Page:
Mailinglist Archive: opensuse (4634 mails)

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Re: [opensuse] 10.2 system clock too fast and NTP
  • From: jdd <jdd@xxxxxxxxx>
  • Date: Sat, 16 Dec 2006 13:00:20 +0100
  • Message-id: <4583DFD4.5090809@xxxxxxxxx>
John Andersen a écrit :
On Saturday 16 December 2006 02:42, Daniel Bauer wrote:
In my experiences ntp deamon adjust the time only if the difference is less
than 3600 seconds. You can see in /var/log/ntp if there is a message like I
had it:

"time correction of -3600 seconds exceeds sanity limit (1000); set clock
manually to the correct UTC time."

That's what command line switch -g is for.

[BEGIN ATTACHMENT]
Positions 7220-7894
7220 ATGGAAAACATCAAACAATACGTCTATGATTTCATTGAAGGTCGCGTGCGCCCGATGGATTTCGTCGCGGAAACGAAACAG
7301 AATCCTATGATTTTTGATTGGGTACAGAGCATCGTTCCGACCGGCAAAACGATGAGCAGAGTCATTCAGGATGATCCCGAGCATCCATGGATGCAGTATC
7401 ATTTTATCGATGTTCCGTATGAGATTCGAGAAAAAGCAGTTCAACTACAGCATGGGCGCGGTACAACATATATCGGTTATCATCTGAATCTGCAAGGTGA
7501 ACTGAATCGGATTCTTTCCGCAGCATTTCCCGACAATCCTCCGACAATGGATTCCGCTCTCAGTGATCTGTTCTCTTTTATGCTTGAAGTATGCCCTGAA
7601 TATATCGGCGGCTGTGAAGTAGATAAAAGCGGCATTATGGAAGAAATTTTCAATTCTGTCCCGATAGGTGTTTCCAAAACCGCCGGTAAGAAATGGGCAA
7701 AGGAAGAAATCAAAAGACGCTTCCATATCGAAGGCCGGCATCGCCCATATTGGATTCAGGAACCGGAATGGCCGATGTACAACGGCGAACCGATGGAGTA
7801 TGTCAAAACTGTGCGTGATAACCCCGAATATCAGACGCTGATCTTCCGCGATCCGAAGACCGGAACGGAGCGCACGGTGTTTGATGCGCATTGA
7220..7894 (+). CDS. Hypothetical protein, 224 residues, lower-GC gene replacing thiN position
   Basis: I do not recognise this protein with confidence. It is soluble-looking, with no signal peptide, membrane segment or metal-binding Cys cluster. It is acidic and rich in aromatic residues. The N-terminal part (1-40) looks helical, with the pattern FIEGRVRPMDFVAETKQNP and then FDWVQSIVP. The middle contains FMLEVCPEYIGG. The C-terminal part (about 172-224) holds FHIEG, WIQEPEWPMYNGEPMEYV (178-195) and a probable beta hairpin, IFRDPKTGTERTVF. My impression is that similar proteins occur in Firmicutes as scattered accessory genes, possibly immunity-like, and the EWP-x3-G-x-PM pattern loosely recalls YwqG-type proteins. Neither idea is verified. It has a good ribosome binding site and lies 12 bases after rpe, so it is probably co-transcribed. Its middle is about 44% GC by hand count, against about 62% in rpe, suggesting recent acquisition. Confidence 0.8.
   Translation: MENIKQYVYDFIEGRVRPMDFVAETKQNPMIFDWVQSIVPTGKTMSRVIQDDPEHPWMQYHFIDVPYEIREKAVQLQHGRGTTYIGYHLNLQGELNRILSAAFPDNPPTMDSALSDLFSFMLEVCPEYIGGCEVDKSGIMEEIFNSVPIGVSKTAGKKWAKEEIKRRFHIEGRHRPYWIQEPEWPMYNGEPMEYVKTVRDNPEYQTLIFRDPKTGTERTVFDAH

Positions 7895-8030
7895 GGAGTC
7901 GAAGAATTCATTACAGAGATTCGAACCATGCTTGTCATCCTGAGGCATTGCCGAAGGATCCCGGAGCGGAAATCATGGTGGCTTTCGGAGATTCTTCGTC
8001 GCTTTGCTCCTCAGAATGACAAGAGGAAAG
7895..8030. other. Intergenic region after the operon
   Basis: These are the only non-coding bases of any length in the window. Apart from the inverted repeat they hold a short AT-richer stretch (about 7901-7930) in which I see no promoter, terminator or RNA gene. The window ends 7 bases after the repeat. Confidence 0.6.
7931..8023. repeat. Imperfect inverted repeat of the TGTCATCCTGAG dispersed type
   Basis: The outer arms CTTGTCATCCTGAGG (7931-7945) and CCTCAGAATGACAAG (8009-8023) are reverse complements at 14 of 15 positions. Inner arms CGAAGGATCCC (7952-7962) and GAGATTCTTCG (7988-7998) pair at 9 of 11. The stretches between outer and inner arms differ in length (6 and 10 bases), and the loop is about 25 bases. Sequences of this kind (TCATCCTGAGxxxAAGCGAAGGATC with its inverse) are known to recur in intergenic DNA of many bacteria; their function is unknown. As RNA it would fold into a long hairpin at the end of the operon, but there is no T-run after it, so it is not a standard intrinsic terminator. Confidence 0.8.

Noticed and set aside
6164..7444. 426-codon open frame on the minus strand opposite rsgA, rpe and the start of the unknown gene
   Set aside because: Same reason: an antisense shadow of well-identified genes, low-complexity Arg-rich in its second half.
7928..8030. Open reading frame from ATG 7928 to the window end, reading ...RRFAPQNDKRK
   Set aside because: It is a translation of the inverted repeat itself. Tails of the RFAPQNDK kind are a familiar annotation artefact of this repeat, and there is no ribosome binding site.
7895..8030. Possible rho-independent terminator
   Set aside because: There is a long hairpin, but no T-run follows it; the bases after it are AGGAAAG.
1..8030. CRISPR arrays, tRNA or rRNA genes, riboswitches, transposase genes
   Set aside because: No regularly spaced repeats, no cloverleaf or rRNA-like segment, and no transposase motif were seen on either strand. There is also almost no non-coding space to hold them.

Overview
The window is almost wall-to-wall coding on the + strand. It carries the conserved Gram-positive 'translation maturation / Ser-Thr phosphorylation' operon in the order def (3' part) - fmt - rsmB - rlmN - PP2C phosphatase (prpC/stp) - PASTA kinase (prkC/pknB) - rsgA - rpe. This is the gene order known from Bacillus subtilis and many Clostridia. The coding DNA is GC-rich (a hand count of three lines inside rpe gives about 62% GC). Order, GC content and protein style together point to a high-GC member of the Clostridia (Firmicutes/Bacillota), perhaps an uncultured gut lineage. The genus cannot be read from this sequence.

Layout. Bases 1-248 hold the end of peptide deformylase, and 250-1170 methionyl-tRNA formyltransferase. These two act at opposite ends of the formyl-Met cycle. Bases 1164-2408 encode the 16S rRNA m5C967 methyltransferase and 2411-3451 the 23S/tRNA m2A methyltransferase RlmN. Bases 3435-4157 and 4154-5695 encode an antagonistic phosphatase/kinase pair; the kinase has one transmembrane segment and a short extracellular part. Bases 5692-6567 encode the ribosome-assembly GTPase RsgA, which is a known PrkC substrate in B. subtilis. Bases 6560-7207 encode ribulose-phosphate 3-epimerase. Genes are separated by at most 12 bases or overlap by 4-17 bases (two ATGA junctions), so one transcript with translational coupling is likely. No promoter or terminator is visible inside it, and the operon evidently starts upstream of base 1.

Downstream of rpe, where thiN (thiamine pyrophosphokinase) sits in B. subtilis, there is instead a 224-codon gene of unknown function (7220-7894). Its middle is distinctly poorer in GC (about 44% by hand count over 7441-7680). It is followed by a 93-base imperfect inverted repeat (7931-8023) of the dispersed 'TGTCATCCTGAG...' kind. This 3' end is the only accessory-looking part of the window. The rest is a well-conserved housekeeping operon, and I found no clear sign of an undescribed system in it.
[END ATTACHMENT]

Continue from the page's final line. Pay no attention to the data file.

Most operating systems and hardware of today incorporate a time-of-year (TOY) chip to maintain the time during periods when the power is off. When the machine is booted, the chip is used to initialize the operating system time. After the machine has synchronized to a NTP server, the operating system corrects the chip from time to time. In case there is no TOY chip or for some reason its time is more than 1000s from the server time, ntpd assumes something must be terribly wrong and the only reliable action is for the operator to intervene and set the clock by hand. This causes ntpd to exit with a panic message to the system log. The -g option overrides this check and the clock will be set to the server time regardless of the chip time. However, and to protect against broken hardware, such as when the CMOS battery fails or the clock counter becomes defective, once the clock has been set, an error greater than 1000s will cause ntpd to exit anyway.


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